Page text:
The Librarian of Congress has issued new exemptions to the Digital Millennium Copyright Act (DMCA) as part of a triennial review, and one of them grants people access to parts of the computer software running their cars. While you've always been allowed to tinker with your car's engine or change the oil and rotate the tires, now you'll be able to get under the digital hood.
The DMCA was passed in 1998 to protect things like copyrighted software, usually by prohibiting the copying or modification of it, or at least the bypassing of encryption that protects it. But every three years, groups can propose exceptions to these rules. For this year's review, the Electronic Frontier Foundation proposed an exemption that would allow people to access these computer programs "for the purposes of diagnosis, repair and modification of vehicles." The proposal was "fully supported" by the National Telecommunications and Information Administration, which believes the exemption is "necessary to allow consumers to continue to engage in the longstanding practice of working on their own vehicles."
Accessing your car's software will be as legal as changing the oil
This didn't sit well with a number of automotive groups, especially the Association of Equipment Manufacturers, the Association of Global Automakers, the Auto Alliance, GM, John Deere, or the Motor & Equipment Manufacturers Association. Each is listed in the Librarian of Congress' order as having opposed the exemption, for various reasons. They said it was "unnecessary" because "vehicle owners have alternative options, such as manufacturer-authorized repair shops and tools." They also claimed that unrestricted access to this software could present "serious public health, safety and environmental concerns" — an intended or unintended modification could disable the airbags or the anti-lock brakes, for instance. The Department of Transportation (DOT), the Environmental Protection Agency (EPA), and the California Air Resources Board (ARB) all also voiced concerns. The DOT and ARB "responded with varying degrees of concern," and the EPA opposed any exemptions whatsoever.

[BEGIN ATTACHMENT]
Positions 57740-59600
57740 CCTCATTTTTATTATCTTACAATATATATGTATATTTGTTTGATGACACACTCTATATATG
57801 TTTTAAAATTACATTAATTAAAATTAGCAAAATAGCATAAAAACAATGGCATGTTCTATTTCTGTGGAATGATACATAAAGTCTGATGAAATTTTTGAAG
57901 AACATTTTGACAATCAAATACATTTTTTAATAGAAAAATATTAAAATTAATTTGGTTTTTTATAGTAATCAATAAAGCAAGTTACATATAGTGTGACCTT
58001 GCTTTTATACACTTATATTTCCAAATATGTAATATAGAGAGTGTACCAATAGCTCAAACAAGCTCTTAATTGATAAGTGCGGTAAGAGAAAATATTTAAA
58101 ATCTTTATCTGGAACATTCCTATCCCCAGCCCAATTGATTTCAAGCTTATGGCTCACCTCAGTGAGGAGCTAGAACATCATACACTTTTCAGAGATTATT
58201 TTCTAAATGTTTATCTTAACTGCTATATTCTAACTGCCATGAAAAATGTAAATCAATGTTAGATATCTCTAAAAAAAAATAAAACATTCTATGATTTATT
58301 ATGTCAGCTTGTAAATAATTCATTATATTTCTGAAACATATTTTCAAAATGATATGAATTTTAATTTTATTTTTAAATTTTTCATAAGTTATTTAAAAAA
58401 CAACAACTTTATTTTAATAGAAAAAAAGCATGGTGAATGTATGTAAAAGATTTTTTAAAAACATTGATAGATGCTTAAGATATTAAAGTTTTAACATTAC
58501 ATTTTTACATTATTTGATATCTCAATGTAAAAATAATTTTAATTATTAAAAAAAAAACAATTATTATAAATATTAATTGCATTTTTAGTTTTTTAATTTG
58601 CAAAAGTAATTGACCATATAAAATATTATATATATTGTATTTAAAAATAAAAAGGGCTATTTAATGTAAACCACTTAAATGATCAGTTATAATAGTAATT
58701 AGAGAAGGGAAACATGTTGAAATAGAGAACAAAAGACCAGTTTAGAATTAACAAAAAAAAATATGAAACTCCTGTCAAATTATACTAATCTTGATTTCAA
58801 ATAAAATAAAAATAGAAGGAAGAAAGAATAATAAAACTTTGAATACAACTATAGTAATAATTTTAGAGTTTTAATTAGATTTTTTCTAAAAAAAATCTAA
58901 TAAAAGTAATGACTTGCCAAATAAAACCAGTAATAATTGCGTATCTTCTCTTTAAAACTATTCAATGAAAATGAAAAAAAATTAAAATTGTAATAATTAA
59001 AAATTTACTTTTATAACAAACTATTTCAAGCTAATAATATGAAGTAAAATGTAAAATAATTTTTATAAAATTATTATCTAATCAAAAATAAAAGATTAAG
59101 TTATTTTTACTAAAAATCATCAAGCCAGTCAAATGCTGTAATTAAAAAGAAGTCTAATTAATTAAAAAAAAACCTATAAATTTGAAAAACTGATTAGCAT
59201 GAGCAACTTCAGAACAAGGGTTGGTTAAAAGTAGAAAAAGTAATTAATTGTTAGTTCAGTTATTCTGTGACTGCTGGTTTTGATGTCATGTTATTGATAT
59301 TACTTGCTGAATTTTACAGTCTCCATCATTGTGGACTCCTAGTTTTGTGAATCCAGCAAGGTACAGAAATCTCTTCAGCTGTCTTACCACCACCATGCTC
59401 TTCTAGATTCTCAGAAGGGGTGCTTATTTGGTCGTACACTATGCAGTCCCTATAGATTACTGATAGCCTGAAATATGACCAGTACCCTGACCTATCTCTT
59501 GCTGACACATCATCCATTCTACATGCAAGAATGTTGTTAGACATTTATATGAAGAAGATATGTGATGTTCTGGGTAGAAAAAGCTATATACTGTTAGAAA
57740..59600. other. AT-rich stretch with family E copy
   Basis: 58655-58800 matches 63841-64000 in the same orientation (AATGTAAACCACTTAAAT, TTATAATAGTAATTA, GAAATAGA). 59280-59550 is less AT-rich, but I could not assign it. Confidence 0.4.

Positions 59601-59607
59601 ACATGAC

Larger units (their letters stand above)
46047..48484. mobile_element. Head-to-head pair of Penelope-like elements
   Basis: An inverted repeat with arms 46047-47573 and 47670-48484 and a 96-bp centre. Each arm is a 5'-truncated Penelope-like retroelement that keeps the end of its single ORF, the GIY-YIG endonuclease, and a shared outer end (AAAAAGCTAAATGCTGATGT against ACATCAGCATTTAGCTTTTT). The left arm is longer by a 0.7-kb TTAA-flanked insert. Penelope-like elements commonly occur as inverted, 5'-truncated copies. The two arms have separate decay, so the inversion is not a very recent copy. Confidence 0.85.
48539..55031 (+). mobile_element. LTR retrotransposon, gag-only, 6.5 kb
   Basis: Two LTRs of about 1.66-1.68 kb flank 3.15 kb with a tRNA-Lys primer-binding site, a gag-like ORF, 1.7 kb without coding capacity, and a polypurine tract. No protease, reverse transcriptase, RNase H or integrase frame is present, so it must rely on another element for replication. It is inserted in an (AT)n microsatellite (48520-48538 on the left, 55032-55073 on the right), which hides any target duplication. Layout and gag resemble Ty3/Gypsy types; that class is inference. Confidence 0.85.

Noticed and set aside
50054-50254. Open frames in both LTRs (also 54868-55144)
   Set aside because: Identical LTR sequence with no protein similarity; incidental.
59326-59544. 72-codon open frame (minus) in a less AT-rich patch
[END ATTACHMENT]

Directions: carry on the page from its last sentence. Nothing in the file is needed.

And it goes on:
David Mao — the acting Librarian of Congress — granted the exemption with a number of restrictions based on these concerns, starting with a 12-month waiting period before the exemption will be officially granted. In addition, the software that controls "telematics or entertainment systems" is not exempt, so you won't be allowed to dive into the code that runs your car's infotainment setup. You'll also still be held accountable if your fooling around with the software violates laws or regulations, especially those from the DOT or the EPA.
Groups like the EPA fear that customers will use the exemption to do things like increase engine performance at the cost of higher vehicle emissions, but irony is that the lack of public access to vehicle software was (part of) what made it so easy for Volkswagen to conceal its recent emissions scandal in the first place.
The entire order can be found at the US Copyright Office's website, but here's the new exemption straight from the order:
Computer programs that are contained in and control the functioning of a motorized land vehicle such as a personal automobile, commercial motor vehicle or mechanized agricultural vehicle, except for computer programs primarily designed for the control of telematics or entertainment systems for such vehicle, when circumvention is a necessary step undertaken by the authorized owner of the vehicle to allow the diagnosis, repair or lawful modification of a vehicle function; and where such circumvention does not constitute a violation of applicable law, including without limitation regulations promulgated by the Department of Transportation or the Environmental Protection Agency; and provided, however, that such circumvention is initiated no earlier than 12 months after the effective date of this regulation.